My head and my heart
February 13, 2011 by Bill
In February we celebrate President’s day and Valentine’s day. To find these two events combined symbolically in one man is a rare and unique experience, especially when they are combined in a man who was one of the most distinguished intellectual giants of civilization… Thomas Jefferson.
Jefferson was in love with a French artist named Maria Cosway. Her love for him was equally strong. The only problem was she was married. When Jefferson left France to return home, he sat down and wrote her a 28-page letter in longhand. The title he gave the letter was, “My Head and My Heart.” In the letter he lets his heart debate his head. It has been called one of the most beautiful and classic love letters of history.
Here was the HEAD that wrote the Declaration of Independence.
The HEAD that designed Monticello and all the furniture in it.
The HEAD that designed the University of Virginia.
The HEAD that could write and speak in FIVE languages.
The HEAD that had a personal library of over 2000 books by the time he was 21…that later became the Library of Congress.
The HEAD that was an expert violinist.
The HEAD that had read the bible in Hebrew and Greek and rejected it all as superstition and mythology.
The HEAD that was 200 years ahead of his time in Horticulture and animal husbandry.
The HEAD that was a classical scholar…in the days when there were no corner book stores. All books had to be ordered.
The HEAD that allows his HEART to win the debate. As a man of passion and feeling, he fully understood the words of Blaise Pascal: “The Heart has its reasons that reason cannot know…I do not wish I had been more logical…I often wish I had been more passionate.”
Before I quote from the text of his letter I will tell you more about Maria Cosway, the woman of Jefferson’s heart.
Maria Cosway was small, exquisite and very feminine. Jefferson’s duties as minister were fulfilled in the mornings and his afternoons were free. Jefferson and Maria began to see each other alone in the afternoons. In 1786 there were inns and intimate restaurants and Jefferson and Maria sought out the most idyllic spots in all of Paris.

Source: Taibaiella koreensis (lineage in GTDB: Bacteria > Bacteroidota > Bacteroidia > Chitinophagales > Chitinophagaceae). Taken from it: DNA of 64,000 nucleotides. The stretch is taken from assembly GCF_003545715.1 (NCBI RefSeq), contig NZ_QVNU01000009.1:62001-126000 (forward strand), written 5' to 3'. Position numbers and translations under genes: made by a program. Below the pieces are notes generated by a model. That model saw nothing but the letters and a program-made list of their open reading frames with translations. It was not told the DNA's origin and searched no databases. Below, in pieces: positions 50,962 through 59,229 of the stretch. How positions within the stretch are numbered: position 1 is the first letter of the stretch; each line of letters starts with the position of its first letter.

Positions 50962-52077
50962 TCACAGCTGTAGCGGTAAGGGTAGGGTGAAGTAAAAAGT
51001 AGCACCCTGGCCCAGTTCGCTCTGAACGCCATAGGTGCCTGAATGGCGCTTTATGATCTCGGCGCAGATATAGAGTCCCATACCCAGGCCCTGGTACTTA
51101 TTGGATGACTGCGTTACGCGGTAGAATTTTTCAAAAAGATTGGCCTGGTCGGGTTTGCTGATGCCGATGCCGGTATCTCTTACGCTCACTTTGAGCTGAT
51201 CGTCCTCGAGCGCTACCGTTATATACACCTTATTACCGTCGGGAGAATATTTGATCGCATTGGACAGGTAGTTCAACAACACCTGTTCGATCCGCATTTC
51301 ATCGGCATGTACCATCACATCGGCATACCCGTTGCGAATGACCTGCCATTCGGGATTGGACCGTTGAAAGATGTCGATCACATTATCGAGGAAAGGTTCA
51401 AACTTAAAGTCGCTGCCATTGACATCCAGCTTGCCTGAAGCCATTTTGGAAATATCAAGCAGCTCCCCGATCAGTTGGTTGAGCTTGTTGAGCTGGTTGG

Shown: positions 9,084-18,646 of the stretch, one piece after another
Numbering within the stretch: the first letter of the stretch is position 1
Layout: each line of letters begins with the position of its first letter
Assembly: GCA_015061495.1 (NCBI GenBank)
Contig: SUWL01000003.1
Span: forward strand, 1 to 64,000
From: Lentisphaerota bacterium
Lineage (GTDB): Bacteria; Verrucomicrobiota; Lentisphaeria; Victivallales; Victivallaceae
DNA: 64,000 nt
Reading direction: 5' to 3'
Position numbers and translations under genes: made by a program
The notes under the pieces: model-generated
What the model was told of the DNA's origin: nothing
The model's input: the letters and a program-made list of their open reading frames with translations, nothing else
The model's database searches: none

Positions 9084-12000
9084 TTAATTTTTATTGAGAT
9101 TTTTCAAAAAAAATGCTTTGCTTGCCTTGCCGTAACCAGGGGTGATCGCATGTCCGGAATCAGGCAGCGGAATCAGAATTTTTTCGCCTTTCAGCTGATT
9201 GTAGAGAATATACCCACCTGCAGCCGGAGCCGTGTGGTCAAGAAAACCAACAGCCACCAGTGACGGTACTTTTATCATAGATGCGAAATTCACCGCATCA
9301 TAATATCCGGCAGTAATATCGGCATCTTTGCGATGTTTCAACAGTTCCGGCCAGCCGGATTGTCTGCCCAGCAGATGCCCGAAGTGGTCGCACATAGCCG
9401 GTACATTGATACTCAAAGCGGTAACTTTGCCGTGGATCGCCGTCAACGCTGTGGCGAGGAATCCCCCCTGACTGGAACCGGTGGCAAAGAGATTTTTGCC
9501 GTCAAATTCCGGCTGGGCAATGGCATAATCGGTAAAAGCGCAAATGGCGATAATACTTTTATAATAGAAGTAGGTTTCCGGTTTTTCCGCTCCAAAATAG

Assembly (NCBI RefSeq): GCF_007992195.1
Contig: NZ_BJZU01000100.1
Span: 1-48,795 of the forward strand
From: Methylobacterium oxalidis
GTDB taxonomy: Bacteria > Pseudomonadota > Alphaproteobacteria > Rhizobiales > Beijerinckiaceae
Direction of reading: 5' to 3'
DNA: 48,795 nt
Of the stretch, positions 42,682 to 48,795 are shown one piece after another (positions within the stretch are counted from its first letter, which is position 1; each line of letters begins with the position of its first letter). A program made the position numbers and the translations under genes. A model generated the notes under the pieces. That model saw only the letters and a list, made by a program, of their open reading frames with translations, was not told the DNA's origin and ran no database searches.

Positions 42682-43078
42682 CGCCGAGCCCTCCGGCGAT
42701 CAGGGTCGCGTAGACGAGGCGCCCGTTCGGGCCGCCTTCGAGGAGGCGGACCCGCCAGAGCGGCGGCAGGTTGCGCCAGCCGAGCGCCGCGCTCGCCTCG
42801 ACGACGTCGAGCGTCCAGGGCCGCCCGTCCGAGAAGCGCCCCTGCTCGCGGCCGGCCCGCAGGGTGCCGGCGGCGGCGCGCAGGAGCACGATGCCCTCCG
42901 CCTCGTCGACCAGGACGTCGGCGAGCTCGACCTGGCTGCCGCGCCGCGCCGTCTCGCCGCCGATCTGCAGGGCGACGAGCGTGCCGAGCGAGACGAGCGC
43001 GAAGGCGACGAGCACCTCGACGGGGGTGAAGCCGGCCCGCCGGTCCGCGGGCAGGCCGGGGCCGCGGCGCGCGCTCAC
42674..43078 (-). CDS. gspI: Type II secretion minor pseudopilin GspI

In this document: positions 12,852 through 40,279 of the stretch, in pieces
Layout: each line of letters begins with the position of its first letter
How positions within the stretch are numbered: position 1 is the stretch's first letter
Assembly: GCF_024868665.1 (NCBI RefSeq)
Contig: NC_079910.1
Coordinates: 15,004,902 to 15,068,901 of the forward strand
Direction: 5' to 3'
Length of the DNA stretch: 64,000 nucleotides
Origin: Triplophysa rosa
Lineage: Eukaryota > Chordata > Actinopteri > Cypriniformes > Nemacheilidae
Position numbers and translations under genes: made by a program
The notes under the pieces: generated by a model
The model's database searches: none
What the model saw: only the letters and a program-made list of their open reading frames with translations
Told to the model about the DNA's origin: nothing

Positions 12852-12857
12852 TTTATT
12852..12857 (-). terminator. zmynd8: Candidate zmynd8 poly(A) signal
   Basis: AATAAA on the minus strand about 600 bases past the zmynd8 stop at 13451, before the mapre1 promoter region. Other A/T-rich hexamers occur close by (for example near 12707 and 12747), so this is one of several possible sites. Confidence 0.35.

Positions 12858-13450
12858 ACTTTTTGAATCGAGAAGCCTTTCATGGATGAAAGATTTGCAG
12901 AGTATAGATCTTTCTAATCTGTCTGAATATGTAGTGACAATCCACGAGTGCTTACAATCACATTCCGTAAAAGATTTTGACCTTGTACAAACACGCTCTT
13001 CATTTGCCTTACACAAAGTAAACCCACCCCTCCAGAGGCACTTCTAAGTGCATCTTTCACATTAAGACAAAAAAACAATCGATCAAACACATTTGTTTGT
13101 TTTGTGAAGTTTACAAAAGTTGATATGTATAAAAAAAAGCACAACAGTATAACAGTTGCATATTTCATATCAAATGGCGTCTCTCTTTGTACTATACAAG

Jefferson wrote a letter to the wife of John Adams, Abigail, saying, “we have dancing…singing…laughter and merriment. We kiss one another. This is the truest wisdom.”
Divorce was not approved of during this period. A mistress or lover was approved of, but not a divorce, so that Maria could not return to Monticello with Jefferson.
From his letter of goodbye, a few passages to give you the feeling:
HEAD: “Well friend, you seem to be in a pretty trim.”
HEART: “I am the most wretched of all earthly beings. Overwhelmed with grief, every fibre of my frame distended beyond its natural powers to bear, I would willingly meet whatever catastrophe should leave me no more to feel.”
HEAD: You have cancelled engagements so that you could dine together…
HEART: “Oh, my dear friend, you have revived me by recalling those evenings. Let the gloomy monk seek unsocial pleasure at the bottom of his cell. Let the sublimated philosopher grasp visionary happiness while pursuing phantoms dressed in the garb of truth. Their supreme wisdom is supreme folly. Had they ever felt the solid pleasure of one generous spasm of the heart, they would exchange for it all the frigid speculations of their lives. In short, my friend, HEAD, leave me alone. Respect for you has induced me to enter into this discussion, and to hear principles uttered that I detest. Leave me, HEART, alone. I am but a son of nature, loving what I see and feel, without being able to give a reason, or caring whether there even be one.”
Jefferson, that brilliant HEAD, knew that “the heart has reasons that reason cannot know.”
The brilliance of the Declaration of Independence and the beauty and perfume of eros and amor combined in this one man…what a rare gift to remember in this month celebrating President’s day and Valentine’s day.